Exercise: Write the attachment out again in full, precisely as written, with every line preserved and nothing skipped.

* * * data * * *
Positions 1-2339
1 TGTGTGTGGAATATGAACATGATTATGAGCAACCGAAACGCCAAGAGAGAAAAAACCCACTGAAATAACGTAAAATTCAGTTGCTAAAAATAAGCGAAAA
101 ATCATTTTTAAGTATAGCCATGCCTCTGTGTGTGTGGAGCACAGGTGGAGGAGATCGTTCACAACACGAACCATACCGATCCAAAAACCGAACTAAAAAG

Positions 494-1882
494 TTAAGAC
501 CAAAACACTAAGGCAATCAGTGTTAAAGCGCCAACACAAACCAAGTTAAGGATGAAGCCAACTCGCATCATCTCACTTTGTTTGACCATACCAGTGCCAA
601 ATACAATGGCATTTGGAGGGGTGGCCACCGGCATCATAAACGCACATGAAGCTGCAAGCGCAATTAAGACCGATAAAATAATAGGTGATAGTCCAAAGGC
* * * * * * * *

Positions 1-2339
1 TGTGTGTGGAATATGAACATGATTATGAGCAACCGAAACGCCAAGAGAGAAAAAACCCACTGAAATAACGTAAAATTCAGTTGCTAAAAATAAGCGAAAA
101 ATCATTTTTAAGTATAGCCATGCCTCTGTGTGTGTGGAGCACAGGTGGAGGAGATCGTTCACAACACGAACCATACCGATCCAAAAACCGAACTAAAAAG

Positions 494-1882
494 TTAAGAC
501 CAAAACACTAAGGCAATCAGTGTTAAAGCGCCAACACAAACCAAGTTAAGGATGAAGCCAACTCGCATCATCTCACTTTGTTTGACCATACCAGTGCCAA
601 ATACAATGGCATTTGGAGGGGTGGCCACCGGCATCATAAACGCACATGAAGCTGCAAGCGCAATTAAGACCGATAAAATAATAGGTGATAGTCCAAAGGC